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Okay. Do you think we'll see any studies or any podiums from any of the [REBs] in the next year?

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Thomas Sandgaard, Zynex, Inc. - Founder, President, CEO & Chairman [13]

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It depends on how fast that can get out, as they need to get completed. And obviously, getting them publicized sometimes can be a lengthy process. That's tough to say at this point in time here, so I'd like to wait to comment on that. We're a little further ahead.

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Jeffrey Scott Cohen, Ladenburg Thalmann & Co. Inc., Research Division - MD of Equity Research [14]

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Okay, got it. Great quarter.

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Operator [15]

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The next question today comes from Marc Wiesenberger of B. Riley FBR.

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Marc Wiesenberger, B. Riley FBR, Inc., Research Division - Associate [16]

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With regards to the order growth, could you maybe provide a little bit more color or segment out where the orders are coming from? Is it new doctors? Is it existing doctors that you've had that are increasing the number of prescriptions they're writing? Kind of just give us a little more commentary there.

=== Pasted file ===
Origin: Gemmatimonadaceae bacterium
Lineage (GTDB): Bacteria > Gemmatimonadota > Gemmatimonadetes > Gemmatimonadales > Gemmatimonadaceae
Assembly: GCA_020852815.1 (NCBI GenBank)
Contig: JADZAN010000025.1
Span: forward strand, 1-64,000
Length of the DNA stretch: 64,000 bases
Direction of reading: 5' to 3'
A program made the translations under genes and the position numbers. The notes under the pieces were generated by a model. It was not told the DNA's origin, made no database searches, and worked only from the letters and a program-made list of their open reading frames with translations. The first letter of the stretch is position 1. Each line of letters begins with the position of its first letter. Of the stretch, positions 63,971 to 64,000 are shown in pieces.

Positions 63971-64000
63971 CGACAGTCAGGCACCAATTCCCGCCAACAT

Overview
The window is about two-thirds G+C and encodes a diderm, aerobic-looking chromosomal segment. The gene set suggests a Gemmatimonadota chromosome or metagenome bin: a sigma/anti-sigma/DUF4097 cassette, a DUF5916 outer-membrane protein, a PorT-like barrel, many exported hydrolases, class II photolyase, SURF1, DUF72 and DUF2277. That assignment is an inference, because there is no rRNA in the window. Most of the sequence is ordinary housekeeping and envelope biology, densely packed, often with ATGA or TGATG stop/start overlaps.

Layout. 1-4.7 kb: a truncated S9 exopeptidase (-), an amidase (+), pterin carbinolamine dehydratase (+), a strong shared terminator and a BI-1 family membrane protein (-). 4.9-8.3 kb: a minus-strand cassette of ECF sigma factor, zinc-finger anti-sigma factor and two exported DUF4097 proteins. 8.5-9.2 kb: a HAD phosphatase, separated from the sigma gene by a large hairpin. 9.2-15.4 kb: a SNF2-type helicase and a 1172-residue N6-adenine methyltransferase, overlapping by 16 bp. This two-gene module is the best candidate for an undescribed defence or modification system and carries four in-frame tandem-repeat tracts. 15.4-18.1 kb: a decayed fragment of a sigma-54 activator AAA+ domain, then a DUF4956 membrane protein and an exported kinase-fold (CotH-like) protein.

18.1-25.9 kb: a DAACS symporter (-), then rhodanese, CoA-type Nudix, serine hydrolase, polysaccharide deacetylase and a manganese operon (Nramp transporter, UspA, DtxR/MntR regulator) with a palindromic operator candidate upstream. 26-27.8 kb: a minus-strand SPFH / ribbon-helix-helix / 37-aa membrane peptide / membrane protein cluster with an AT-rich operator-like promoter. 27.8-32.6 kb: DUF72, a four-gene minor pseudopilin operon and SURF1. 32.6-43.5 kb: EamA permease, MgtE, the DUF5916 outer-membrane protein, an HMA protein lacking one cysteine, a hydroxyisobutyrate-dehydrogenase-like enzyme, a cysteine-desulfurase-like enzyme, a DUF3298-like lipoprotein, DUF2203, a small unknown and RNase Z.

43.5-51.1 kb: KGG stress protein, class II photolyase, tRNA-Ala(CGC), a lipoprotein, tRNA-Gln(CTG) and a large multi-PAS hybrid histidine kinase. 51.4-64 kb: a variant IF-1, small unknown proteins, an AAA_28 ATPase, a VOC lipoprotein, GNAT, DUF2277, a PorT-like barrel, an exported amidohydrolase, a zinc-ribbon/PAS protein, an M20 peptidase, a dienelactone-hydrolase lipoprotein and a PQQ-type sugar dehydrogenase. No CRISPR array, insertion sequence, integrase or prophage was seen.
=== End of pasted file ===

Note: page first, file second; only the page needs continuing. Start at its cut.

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Thomas Sandgaard, Zynex, Inc. - Founder, President, CEO & Chairman [17]

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Well, it's a mix. Nearly all of the growth is obviously coming from new reps we've hired here over the past 2 years. So some reps that got hired maybe 1 year ago, 1.5 years ago, they're breaking into additional clinics. So we see some new prescribers from those. And obviously, all the new reps, a few of them are actually beginning to send in the first few orders, and that all adds up to the kind of order growth, 95% year-over-year, that we've experienced in the said quarter.

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Marc Wiesenberger, B. Riley FBR, Inc., Research Division - Associate [18]

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Okay. I know you've got some longer-term targets, for reps to generate about $1 million in annual sales. But kind of currently, what is the top rep producing on a quarterly basis? And how has that been trending over the last few quarters?

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Thomas Sandgaard, Zynex, Inc. - Founder, President, CEO & Chairman [19]

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I think we can see -- we have a few more reps that are beginning to creep up into what we call top reps, but those people up there, the top 5, 6, 7, they have -- depending on the mix of orders, et cetera, they're producing between 15 and 18. So that's still what we've seen in the past. Of course, we hope to get a decent amount of our sales reps, long term, up in that range, but that's obviously a long-term goal.